Kris Rey directs Gillian Jacobs in a lighthearted comedy about reliving the supposedly carefree college years.
There’s a train line out of Chicago that runs down the entire length of Illinois. When I take it, I get off approximately halfway, in my hometown of Champaign-Urbana. But if you keep riding south, you’ll reach the end of the line: Carbondale. That’s where I Used To Go Here writer-director Kris Rey got her bachelor’s degree; both she and her protagonist Kate Conklin (Gillian Jacobs) graduated from Southern Illinois University a decade-and-a-half ago.
Rey’s film begins with Kate getting off that same train. She’s been invited back to her alma matter to give a reading of her debut novel, an invitation she’s able to accept because her publisher has, unfortunately, cancelled her book tour. At least she still gets a break from the awkward baby showers of her friends and her stack of cancelled wedding invitations.
When Kate arrives, she’s greeted by her former professor David Kirkpatrick (Jermaine Clement), who’s more than happy to introduce one of his first students as a published author. Then again, his advances aren’t quite appropriate: Kate seems to appreciate his attention, even as it makes us cringe, regularly. Rey, a veteran of the mumblecore movement, has no problem holding her audiences’ feet to the fire, as the dynamic between ex-student and still-a-teacher feels both prickly and a little creepy.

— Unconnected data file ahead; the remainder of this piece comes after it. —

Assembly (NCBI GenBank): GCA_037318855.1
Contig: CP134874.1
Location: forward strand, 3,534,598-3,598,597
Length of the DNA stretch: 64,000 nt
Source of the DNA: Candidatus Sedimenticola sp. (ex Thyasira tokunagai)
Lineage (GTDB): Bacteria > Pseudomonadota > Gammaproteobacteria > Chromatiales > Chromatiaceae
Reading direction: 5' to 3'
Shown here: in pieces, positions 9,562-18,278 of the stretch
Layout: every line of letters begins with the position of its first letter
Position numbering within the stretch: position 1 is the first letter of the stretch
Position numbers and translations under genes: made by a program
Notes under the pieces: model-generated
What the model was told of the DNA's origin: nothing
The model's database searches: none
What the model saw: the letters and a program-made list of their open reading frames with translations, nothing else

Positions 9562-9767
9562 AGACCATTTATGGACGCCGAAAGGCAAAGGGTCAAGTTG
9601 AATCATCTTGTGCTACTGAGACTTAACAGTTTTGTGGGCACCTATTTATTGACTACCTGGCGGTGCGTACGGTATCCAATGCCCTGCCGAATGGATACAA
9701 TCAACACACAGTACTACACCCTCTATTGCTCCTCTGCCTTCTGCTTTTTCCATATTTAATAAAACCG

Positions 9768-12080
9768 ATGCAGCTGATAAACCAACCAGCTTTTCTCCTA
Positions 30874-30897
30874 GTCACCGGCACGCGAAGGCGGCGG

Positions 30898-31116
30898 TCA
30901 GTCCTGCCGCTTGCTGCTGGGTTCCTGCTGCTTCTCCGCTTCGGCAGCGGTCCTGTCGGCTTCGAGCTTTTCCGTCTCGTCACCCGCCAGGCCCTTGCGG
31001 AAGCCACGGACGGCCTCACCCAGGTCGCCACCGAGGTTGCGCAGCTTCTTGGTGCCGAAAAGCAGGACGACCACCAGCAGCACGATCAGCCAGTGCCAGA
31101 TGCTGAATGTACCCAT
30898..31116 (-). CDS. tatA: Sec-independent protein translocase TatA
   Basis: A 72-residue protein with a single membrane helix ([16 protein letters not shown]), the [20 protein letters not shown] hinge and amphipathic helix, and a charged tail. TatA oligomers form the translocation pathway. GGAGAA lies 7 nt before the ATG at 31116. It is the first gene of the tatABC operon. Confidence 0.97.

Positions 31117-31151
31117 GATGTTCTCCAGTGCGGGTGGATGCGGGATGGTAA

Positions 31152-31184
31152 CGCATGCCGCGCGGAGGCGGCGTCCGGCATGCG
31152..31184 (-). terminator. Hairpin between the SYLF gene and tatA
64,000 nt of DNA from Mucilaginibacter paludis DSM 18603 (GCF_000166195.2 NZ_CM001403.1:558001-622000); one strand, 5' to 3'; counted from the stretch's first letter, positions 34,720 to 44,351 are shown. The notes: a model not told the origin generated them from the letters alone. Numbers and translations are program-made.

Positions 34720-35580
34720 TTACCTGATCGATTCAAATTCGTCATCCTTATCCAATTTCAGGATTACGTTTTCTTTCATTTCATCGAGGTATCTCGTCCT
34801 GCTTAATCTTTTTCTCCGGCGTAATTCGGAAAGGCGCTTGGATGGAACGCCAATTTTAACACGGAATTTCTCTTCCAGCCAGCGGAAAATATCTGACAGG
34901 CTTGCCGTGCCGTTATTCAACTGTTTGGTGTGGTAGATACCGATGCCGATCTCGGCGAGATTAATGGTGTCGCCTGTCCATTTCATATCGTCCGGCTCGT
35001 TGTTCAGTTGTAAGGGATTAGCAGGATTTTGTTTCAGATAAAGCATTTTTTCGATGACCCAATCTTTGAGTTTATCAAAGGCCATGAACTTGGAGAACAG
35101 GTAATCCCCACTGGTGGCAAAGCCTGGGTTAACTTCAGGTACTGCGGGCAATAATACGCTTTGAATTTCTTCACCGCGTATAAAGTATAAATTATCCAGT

Are you an adult when you’re in college? Are you an adult post-grad? What follows resembles that section of Frances Ha in which Frances returns to her university. Both films force their subjects back to go forward, presenting coming-of-age as a not-so-linear process. Kate bumbles around Carbondale. She bumps into a former classmate (The Lonely Island’s Jorma Taccone, in a hilarious interlude), and entertains the idea of going back to college, by either accepting a teaching position or pretending she’s still a student.
Rey, a veteran of the mumblecore movement, has no problem holding her audiences’ feet to the fire.
Anyone familiar with Community or the underrated Don’t Think Twice knows that Jacobs carries a very unique, awkward screen presence. It took a few scenes for me to believe her as Kate specifically, though by the time the credits roll she proves a worthy on-screen surrogate for Rey. Together, filmmaker and actor locate an ideal ironic distance between Rey and this version of herself: it’s entertaining to watch Kate stumble, but we’re never laughing too hard at her.
What’s more surprising is how stacked of a cast Rey builds around Jacobs. As Professor Kirkpatrick, Clements has a lot of fun chewing the scenery, but it’s the current students Kate encounters who truly impress. Of course, she can’t resist returning to the house where she used to live, and to the movies’ credit everyone she meets there looks and sounds like an actual college student.
“I used to dance in this room like, fifteen years ago!” “I was in kindergarten fifteen years ago!” They’re a caring bunch, from “Tall Brandon” (Brandon Daley) to “Animal” (Forrest Goodluck) and his girlfriend Emma (Khloe Janel) to aspiring writer Hugo (Josh Wiggins). Sure, it might be a little weird for them hang out with someone in her thirties, but they don’t mind. It’s as rare as it is welcome to see an ensemble of intelligent and supportive young people on-screen – I Used To Go Here is one of the best exceptions this side of Neighbors 2: Sorority Rising.
At a mere 87-minutes and again like Frances Ha, Rey’s work is tight, never missing a beat. Maybe I just have an affinity for Illinois college towns, but this is an exceptionally charming, funny and well-constructed indie. Or put it this way: like Kate, you won’t regret your brief trip to Carbondale.
I Used to Go Here is available on VOD starting August 7th.